When an infant is born, we usually think of the strenuous effort labor entails for the mother, but it also requires a fair amount of work on the baby’s part.
A newborn quickly has to adapt to breathing air, which calls for a large set of events to take place. In the fluid-filled environment of the uterus, the lung is essentially closed, and the infant has to expand the lung quickly, in order to take over the placenta’s business of putting oxygen into the bloodstream and getting rid of carbon dioxide.
That becomes a tricky thing to do for a baby who is born prematurely and extremely small — less than 1,000 grams — because the infant must have good muscle power to generate the high opening pressure required for its first breath to establish lung volume. This is where a research maneuver being studied by a multicenter, international clinical trial led by Haresh Kirpalani, BM, MSc, of The Children’s Hospital of Philadelphia, and Sarah J. Ratcliffe, PhD, of the University of Pennsylvania Perelman School of Medicine fits in.
Previously, several large trials have looked at helping infants who weigh less than 1,000 grams to expand their lungs using a simple, low level continuous positive airway pressure, called CPAP, which is administered in the delivery room via a facemask at about 5 to 7 cmH2O. And while it’s been shown that CPAP can help the baby transition into a postnatal, oxygen-enriched environment satisfactorily, many of these babies end up requiring placement of an endotracheal tube in the windpipe that breathes for the baby. Intubation imposes an additional burden and risk of bronchopulmonary dysplasia, one of the main problems that face premature babies if they survive.
The research maneuver being tested in the Sustained Aeration of Infant Lungs Trial (SAIL) launched this summer will impose a higher peak inspiratory pressure of about 20 cmH20 and hold the breath for about 15 seconds immediately after birth to facilitate uniform lung aeration. Half the babies enrolled in the trial will receive the low level CPAP, and the other half will receive the research intervention delivered by a physician trained to implement the study protocol. A potential concern is that the higher pressure will increase the chance of air leaks, but so far the literature is not convincing that this is a problem, Dr. Kirpalani said.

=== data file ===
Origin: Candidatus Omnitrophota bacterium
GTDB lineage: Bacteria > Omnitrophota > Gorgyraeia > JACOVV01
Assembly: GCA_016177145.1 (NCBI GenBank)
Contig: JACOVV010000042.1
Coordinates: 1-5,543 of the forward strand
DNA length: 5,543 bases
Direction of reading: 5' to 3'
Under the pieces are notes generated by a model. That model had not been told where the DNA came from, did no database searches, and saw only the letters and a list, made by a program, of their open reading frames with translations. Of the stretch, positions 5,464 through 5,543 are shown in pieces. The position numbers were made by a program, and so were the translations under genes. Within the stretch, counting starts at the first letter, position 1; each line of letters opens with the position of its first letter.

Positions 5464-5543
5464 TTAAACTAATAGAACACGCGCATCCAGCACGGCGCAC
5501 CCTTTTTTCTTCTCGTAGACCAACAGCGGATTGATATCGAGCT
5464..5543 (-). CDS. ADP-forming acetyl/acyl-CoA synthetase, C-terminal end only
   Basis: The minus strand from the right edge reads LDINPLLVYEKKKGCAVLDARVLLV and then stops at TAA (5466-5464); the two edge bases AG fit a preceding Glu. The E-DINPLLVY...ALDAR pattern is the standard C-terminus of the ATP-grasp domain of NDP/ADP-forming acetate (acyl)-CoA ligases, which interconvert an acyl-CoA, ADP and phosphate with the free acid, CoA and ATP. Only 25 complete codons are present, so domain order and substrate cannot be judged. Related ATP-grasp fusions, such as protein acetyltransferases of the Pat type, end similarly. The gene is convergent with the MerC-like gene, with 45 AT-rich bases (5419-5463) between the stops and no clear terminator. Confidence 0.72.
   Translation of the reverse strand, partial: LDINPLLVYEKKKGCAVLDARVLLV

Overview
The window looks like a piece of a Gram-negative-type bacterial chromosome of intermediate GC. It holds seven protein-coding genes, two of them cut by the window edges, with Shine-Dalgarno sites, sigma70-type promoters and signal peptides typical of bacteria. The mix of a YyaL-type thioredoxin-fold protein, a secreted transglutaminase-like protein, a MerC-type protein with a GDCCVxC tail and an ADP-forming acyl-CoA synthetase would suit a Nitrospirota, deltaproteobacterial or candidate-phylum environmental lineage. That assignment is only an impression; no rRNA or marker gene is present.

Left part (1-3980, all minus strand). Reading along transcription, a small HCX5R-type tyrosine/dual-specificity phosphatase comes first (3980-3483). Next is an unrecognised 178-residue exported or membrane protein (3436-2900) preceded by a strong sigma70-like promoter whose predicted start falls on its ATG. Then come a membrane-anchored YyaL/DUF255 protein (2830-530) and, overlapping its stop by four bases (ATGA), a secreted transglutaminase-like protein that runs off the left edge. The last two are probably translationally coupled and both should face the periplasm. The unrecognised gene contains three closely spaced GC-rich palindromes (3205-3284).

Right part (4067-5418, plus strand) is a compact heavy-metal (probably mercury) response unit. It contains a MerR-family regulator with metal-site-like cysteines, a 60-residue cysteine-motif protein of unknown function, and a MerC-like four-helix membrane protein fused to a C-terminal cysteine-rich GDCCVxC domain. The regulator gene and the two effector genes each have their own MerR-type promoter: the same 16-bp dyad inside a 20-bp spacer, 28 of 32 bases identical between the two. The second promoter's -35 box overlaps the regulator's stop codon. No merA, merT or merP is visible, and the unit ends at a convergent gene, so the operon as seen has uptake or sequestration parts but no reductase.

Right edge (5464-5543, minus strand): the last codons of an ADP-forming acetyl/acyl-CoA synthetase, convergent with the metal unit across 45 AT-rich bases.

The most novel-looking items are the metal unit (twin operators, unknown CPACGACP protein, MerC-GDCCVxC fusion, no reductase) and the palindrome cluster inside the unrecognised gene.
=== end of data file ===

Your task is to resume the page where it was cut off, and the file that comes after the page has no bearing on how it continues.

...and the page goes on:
“The results of the trial should enable us to take a near definitive look at the standard of care for resuscitation of these babies at delivery, and begin to give some guidance to the Neonatal Resuscitation Program as to whether sustained inflation is a useful strategy or not,” Dr. Kirpalani said.
The NRP is an educational program sponsored by the American Academy of Pediatrics and the American Heart Association to teach an evidence-based approach to resuscitation to multidisciplinary hospital staff who care for newborns at the time of delivery.
The SAIL research team expects over three years to enroll 600 infants with a gestational age of at least 23 weeks but less than 27 weeks who require resuscitation or respiratory intervention at birth. A particular challenge of this study is approaching parents during the stressful and uncertain time of preterm labor and gaining full parental consent to participate in the trial.
In a Pediatric Perspectives article published in the July issue of Pediatrics, Dr. Kirpalani and his neonatology colleagues at CHOP, Sara B. DeMauro, MD, and Barbara Schmidt, MD, MSc, and also at McMaster University, Canada, Janice Cairnie, RN, and Judy D’Ilario, RN, examined the importance of honesty, trust, and respect during consent discussions in neonatal clinical trials.
“We’ve always been of the mind that an ongoing dialogue after consent is extremely important to enable the parents to understand what the issues are and also to reinforce throughout the trial duration that we are conducting it largely because we do not know whether treatment A or treatment B is better,” Dr. Kirpalani said. “That gives parents multiple opportunities to revisit the informed consent question, allows them to voice their concerns, and understand their child’s potential benefits and risks. In a way, it should be like an ongoing part of the therapeutic relationship.”
The SAIL trial is supported by funding through the Eunice Kennedy Shriver National Institute of Child Health and Development.